Message from today’s worship service.
When I was about eight years old, I told my mother that I would not be attending Sunday School anymore. I said they just told the same stories over and over again, and that I had heard them all. Needless to say, I did not get out of Sunday School.
And you all did not get out of hearing this story… again. Here we are. Back with Jesus telling us to forgive. Really? Again with the forgiveness? 70 times 7? And of course the spirit of what Jesus commands is not like what Hillary Clinton once said at a National Prayer Breakfast: She told colleagues, “I know that Jesus said to forgive not just seven times but 70 times seven. I want you all to know that I’m keeping a chart.”
We know that what Jesus means is that we are to forgive. Period. Not keeping count. Not keeping score. One either forgives or one doesn’t—but it’s not really that cut and dried, is it?
I’ve decided that there are three stages of forgiveness. Keep in mind, this is not based on any scientific study or empirical evidence, just 44 years of personal observation coupled with about 15 years of pastoral experience. Three stages of forgiveness. We can be in one particular stage, or we may find ourselves in all three stages at once regarding three or more different people or situations.
The first stage of forgiveness is when we know we’re supposed to forgive a person or let go of a situation, but we have no plan to so, and fully intend to hold on to that anger as long as we possibly can. If you are in that stage right now, you are particularly irritated with the sermon topic this morning. It’s hitting a nerve.
The second stage of forgiveness is where we know we should forgive, and we really want to move on and let it go, but we just can’t seem to get there. We’re working on it. If you are in this stage, you picked a really good morning to come to church.
The third stage of forgiveness is where you have forgiven the person who has wronged you, let go of the anger and feel freed from the situation. If you are this stage, you’re probably feeling a little bit like eight-year-old me. Why does she keep telling us the same thing over and over and over again?
We tell it over and over again, because the truth is, none of us ever live completely and permanently in that third stage. Stuff happens. And we need to be reminded.
Reminded that forgiveness is not about letting the other person or persons off the hook. It’s about releasing ourselves from the poison of anger and bitterness that comes from holding on to a grudge.
I’ve kind of exhausted that whole “not forgiving someone is like eating rat poison and waiting on the rat to die” angle, so let me ask you this:
What would you wish for someone you love? Suppose your brother or longtime friend calls you up to say that his wife has left him. After 15 years and three kids together, she’s decided she never really loved him and the whole thing was a big mistake. Putting aside how you feel about the wife, what would you want for your brother, your friend? Would you want him to be stuck in stage one and stay angry, to pass that anger and resentment on to his children and to die as a bitter old man? Or would you want him to find his way to stage 3 and find some peace and acceptance and a fresh start?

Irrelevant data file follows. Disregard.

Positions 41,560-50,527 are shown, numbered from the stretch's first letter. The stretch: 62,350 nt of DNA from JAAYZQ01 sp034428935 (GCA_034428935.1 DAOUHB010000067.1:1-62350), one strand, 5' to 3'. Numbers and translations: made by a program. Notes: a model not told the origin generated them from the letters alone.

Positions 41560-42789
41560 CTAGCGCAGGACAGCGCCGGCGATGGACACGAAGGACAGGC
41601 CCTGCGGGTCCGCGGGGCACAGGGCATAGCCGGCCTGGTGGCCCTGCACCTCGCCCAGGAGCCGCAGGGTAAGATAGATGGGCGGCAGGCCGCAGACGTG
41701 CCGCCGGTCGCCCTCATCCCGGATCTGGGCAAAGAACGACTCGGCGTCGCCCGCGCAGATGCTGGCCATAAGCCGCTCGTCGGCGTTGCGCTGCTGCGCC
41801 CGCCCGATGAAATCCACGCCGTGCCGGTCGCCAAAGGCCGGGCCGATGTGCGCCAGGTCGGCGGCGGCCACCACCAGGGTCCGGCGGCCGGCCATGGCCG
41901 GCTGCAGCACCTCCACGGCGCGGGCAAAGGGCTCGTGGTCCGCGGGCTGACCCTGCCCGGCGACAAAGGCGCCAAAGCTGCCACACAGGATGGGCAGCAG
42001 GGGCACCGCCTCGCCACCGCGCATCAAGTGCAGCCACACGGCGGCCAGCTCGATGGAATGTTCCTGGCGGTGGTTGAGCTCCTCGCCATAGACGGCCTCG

If you chose the first option, we may need to talk after the service. However, if you did choose the latter, if you would want peace and acceptance and a new beginning for someone you love, why would you not want as much for yourself?
I hope that you’re getting just who we are in the parable we read this morning. This is not one of the those parables where sometimes we’re one character and sometimes we’re another character. No, don’t fool yourself. We are always the unforgiving servant. The one who has been offered grace and forgiveness and then refuses to pay it forward.
Every time we hold on to a grudge
Every time we harbor resentment in our hearts
Every time we stew in the juices of our own acrimony
Every time we allow our hearts to be weighed down by our own indignation
We are the servant who has been granted grace and forgiveness but who refuses to extend it to others.
But let’s be clear on what we’re talking about here. I’m not saying we should never get mad about things. I’m not saying that we have to be impossibly patient in the face of stupidity, arrogance and just plain meanness. But when that anger and impatience takes hold of our hearts and we not only allow it to stay there, but decide to nurture it and help it to grow, the person we are hurting the most is ourselves.
The reason we tell the story over and over again is that it’s not easy. The struggle is real. It’s very real. But it’s also really, really worth the struggle.
And here’s why. The German philosopher Arthur Schopenhauer compared the human race to a bunch of porcupines huddling together on a cold winter’s night. He said, “The colder it gets outside, the more we huddle together for warmth; but the closer we get to one another, the more we hurt one another with our sharp quills. And in the lonely night of earth’s winter eventually we begin to drift apart and wander out on our own and freeze to death in our loneliness.”
If we remain stuck in that first stage of forgiveness, we risk freezing to death on our own. But, if we can extend the same forgiveness to others that Christ has given us, we don’t have to end up alone in the cold. We can forgive each other for the pokes we receive, and we can stay huddled together and warm.
–Rev. Anne Russ